Help Rescue Rufus the Bobcat
by Contributing to His Medical Fund
The baby bobcat came in to the SC Wildlife Rehabber, JoAnne on Dec 4 weighing 4.2 lbs, with a broken jaw, split canine and comatose. They figured he had been hit by a car, but couldn’t believe that he survived.
After he woke up from the coma he was pretty loopy, but they figured the impact had done brain damage. They had to wire the jaw shut, tube feed him and removed the broken canine.
He now weighs 10 lbs, is eating solids on his own and doing much better despite walking into walls and getting stuck in corners. If he comes to a corner, he just sits down and waits, and waits, and waits, as if he cannot figure out that he is not trapped.
He was having bad and frequent seizures, and those subsided for a while, but on March 21 he had the worst one yet. Thanks to the SkipAHolics on UStream who watch him day and night online for us, we were alerted within moments of the seizure. Five callers contacted our Operations manger in a 1 minute time frame!
He was rushed to Ehrlich Animal Hospital and then Blue Pearl and now is scheduled for an MRI.
Our vet donates all of her time, but the specialists he needs and the MRI are estimated to be as much as $3,500 and that is before they will even be able to prescribe treatment, so we have set up a fund for him here:
http://www.bigcatrescue.biz/ Thanks for your help! Anything we raise over and above the estimate will be used for funding the medical expenses for Tommie the female, blind bobcat kitten below and our rehab program.
We have set up a UStream web cam at http://www.ustream.tv/channel/bigcathospitalwhere you can watch both Rufus and Tommie as we rotate the camera between them.
Tommie the Bobcat Has More Tests Done
Tommie’s eyes are looking worse so more blood and fecal samples were take today to see if there is anything we can learn from them to help her. Jamie pointed out that just the daily care for two blind bobcats is more difficult than anything we have had to do because none of our tricks work on them.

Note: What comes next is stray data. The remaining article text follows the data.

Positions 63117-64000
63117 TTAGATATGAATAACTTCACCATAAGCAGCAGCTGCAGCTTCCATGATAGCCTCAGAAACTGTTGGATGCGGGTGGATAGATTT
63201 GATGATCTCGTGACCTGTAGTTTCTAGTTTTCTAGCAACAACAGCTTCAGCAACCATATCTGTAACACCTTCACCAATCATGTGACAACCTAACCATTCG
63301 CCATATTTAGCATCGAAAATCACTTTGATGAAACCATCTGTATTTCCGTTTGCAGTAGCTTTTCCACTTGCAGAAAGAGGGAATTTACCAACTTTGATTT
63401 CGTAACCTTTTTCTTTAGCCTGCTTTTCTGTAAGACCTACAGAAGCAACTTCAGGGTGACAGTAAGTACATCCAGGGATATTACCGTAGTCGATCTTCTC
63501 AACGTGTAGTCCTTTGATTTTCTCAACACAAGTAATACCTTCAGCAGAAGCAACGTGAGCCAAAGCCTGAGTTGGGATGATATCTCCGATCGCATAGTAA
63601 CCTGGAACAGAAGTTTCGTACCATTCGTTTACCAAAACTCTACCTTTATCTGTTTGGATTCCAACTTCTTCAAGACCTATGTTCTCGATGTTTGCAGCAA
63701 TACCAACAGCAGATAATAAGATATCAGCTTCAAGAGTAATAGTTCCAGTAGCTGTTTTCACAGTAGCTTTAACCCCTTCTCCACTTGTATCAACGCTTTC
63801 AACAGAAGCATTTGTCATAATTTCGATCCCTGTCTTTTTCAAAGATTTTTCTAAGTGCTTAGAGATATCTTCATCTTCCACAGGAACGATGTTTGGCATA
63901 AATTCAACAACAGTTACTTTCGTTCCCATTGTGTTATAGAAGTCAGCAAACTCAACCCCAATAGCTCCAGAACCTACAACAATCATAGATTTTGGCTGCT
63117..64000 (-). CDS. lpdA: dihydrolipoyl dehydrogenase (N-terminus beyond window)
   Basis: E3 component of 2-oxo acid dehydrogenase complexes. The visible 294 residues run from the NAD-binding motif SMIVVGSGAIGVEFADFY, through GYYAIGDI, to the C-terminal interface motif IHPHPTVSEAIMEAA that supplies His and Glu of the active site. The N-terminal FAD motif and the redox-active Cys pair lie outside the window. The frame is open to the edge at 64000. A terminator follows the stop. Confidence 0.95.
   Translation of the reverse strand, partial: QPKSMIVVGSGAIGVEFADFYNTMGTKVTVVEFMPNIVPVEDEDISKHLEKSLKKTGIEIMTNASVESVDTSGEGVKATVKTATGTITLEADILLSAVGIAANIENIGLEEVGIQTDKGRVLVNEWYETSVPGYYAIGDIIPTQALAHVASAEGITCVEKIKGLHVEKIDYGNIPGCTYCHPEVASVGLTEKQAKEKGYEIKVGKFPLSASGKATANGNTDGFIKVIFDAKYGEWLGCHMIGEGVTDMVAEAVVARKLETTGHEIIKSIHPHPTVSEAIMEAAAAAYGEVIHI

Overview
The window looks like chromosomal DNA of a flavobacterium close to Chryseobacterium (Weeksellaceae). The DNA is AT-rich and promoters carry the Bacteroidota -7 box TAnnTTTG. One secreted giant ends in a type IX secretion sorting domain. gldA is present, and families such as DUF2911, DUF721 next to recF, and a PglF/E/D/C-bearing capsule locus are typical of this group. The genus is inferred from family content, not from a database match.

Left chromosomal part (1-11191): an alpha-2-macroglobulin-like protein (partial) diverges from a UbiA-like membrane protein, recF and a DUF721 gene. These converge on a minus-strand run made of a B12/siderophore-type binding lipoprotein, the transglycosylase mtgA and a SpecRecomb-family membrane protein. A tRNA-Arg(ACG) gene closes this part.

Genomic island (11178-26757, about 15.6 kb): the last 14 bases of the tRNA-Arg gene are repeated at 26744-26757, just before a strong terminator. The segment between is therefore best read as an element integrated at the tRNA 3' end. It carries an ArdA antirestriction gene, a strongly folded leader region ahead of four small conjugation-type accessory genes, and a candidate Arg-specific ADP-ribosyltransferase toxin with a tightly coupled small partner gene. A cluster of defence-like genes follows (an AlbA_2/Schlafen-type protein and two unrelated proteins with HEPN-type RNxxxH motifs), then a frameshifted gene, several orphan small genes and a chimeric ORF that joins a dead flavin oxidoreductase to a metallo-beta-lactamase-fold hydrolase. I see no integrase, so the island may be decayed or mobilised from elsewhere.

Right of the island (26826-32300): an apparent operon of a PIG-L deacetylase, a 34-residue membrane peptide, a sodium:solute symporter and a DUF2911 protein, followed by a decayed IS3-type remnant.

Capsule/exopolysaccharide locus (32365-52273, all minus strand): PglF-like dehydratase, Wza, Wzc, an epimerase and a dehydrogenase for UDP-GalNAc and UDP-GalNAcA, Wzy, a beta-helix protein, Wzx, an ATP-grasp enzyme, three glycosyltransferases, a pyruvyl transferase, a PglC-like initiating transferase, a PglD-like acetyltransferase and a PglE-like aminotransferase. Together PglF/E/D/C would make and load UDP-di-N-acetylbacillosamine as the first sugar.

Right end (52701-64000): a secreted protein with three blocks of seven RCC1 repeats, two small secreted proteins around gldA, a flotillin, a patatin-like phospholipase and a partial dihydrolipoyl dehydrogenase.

Their cages have to be cleaned daily and the way you usually get a bobcat to shift from the dirty side to the clean side is to cover the clean side so it is a place that looks safe and dark. They move over and we can shut the door to get out the dirty linens. Blind bobcats can’t tell which side is safe and dark.
Attack of the Killer Bees
Q. How do you tell Africanized “killer bees” from our ordinary European honey bees?
A. You cannot tell them apart from their appearance, but beekeepers recognize Africanized bees quickly by their behavior. For example, if you disturbed a colony of European honey bees, the bees would tend to stay close to the hive to defend their colony. If you disturbed a colony of Africanized bees, however, the bees would explode from the hive to defend it from the outside by flying all around you, like a cloud, persistently trying to intimidate you.
At first Jonathan did not think that these were killer bees, but once he got a little closer he found that they were VERY aggressive and he was stung several times though all of his protective gear. Carole was filming at a distance and got chased to her truck by the angry bees.
The nest was approximately 30,000 killer bees and they were about to swarm, so it was great timing that our regular exterminator, Jim Williamson of Bug Smashers noticed the colony yesterday.
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